The term immunocompromise encompasses a wide range of deficiencies of the immune system. Infection is a major cause of ill health in the immunocompromised but the risk of infection is variable and depends on the type and stage of disease, type and number of immunosupressive therapies and whether whole or specific parts of the immune system are affected.
Examples of immunocompromise:
- Primary/Congenital Immunodeficiency.
- Secondary to:
- Used in a wide variety of medical conditions, including oral prednisolone regularly used for exacerbations of Asthma/Chronic Obstructive Pulmonary Disease and in Multiple Sclerosis.
- Examples include: Azathioprine, Biologics, Cyclosporin, Methotrexate, Tacrolimus.
- Solid Organ transplants.
- Haematopoetic Stem cell transplants.
- Disease e.g. Autoimmune disease, Rheumatological disorders, HIV Infection, Inflammatory Bowel Disease, Psoriasis, Chronic Kidney Failure.
- Immunosuppressive medication.
- Cancer of the organs or blood
- Post –Transplant(organ or bone marrow/stem cell)
Despite the variability in type and degree of immunocompromise, some general advice applies to all immunocompromised travellers.
Ideally you should plan your trip well in advance of travel. A minimum of 8 weeks pre-travel you should seek review by:
- your specialist medical team to ensure your health is optimised
- a travel medicine specialist for advice on reducing travel-associated disease risks, malaria prophylaxis and guidance on vaccination.
Vaccination is not the only way to reduce the risk of travel related disease. Guidance on reducing the risk of travel-related health problems should be sought, particularly when some vaccines cannot be given or the response to vaccines maybe reduced.
- Discussing Food and Water Precautions with your health advisor will reduce the risk of both vaccine preventable and non-preventable infections, e.g. hepatitis A, or salmonella infection.
- Most immunocompromised travellers will have been advised to be vaccinated against pneumococcal and influenza – check with your doctor or nurse.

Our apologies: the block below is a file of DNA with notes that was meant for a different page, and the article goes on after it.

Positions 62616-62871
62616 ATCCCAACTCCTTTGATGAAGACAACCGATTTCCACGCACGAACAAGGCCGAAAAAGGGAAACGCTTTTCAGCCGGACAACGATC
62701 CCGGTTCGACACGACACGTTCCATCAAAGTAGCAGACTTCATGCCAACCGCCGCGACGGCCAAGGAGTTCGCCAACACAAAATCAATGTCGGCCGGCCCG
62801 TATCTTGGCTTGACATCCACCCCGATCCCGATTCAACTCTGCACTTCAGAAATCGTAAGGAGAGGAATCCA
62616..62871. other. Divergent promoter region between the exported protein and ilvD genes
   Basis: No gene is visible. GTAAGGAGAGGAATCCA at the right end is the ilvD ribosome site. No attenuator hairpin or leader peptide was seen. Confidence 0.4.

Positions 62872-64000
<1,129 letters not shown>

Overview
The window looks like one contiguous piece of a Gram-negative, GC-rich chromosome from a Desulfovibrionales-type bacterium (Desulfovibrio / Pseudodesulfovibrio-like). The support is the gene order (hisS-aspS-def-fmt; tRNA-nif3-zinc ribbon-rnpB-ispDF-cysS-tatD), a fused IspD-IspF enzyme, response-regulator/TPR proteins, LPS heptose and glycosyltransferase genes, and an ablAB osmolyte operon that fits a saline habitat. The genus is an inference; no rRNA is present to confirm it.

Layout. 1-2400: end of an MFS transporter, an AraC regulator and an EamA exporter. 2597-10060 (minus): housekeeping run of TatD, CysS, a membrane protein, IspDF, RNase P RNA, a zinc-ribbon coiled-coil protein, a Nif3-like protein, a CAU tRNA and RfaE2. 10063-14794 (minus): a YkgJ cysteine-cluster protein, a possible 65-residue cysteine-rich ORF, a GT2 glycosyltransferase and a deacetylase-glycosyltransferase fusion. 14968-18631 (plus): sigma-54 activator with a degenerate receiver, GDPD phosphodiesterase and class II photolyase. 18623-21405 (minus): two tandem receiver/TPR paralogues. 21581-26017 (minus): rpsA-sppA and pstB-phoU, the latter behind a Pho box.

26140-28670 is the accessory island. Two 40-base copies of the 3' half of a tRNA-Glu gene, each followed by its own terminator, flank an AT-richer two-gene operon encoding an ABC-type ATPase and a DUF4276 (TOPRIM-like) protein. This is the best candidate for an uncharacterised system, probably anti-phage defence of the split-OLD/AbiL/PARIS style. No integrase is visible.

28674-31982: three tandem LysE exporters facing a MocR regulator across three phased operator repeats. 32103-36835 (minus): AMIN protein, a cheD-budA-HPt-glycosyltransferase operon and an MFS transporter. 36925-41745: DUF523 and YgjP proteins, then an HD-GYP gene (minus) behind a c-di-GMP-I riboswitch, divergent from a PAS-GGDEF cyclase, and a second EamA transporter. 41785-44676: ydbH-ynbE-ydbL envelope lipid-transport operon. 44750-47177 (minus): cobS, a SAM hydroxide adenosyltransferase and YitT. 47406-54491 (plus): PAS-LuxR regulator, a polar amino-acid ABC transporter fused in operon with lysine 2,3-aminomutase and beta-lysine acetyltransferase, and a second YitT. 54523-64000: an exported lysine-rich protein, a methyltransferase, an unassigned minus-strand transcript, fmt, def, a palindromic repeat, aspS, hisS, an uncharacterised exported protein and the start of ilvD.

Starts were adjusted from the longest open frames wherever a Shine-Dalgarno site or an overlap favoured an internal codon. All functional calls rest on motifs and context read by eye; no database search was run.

- The risk of many respiratory infections can be reduced by practising strict hand hygiene and avoiding direct contact with people who appear unwell, in particular avoiding contact with secretions from their eyes, nose and mouth (e.g. coughs and sneezes).
- Vaccines do not exist against the majority of infections caught from insect bites. Practising Insect Bite Avoidance is the main way to reduce this risk.
- Malaria - Immunocompromised travellers are not at a higher risk of acquiring malaria but the consequences of infection may be more severe. Being aware of the risk of infection, practising Mosquito Bite Avoidance and ensuring that any antimalarial drugs prescribed do not interfere with routine medications is important.
- check the malaria section of the individual country pages to determine if you will be in a malarious region
- Minimising Sun Exposure is important:
- Immunocompromise may lead to increased risk of tumours, including those of the skin.
- Immunosupressive medication may have increase sun sensitivity as a side effect.
- Skin injury and infection is common in all travellers.
- You should be familiar with simple First Aid.
Accidents and Injury:
- Accidental injury or violence is a greater risk during travel than infectious disease and it is important you reduce this risk by carefully planning your itinerary and activities - see Accident Prevention.
Travel Insurance/ Accessing Medical Care abroad:
- You must ensure you have appropriate Travel Insurance which covers medical evacuation and repatriation. In addition you should ascertain pre-travel how to access reliable medical care during your trip.
Travelling with Medication:
- The majority of immunocompromised travellers will be on regular prescription medication. You should be familiar with issues regarding Travelling with Medicines before your trip.
Travel vaccine recommendations for immunocompromised travellers are similar to those for non-immunocompromised travellers. However you should be aware that:
- Some vaccines i.e. yellow fever, generally cannot be given if you are immunocompromised, although this varies depending on the underlying condition and medicines used.
- This should be assessed and discussed with you at a travel consultation.
- The immune response to vaccination may be reduced, take longer to develop and may not last as long if you are immunocompromised.
- Additional boosters may be required.
- Vaccination does not guarantee protection. You should follow additional advice on preventing infection (see above).
Pre-travel you should ensure you are up to date with all non-travel vaccinations recommended for your particular condition. This can be discussed with your Specialist or General Practioner.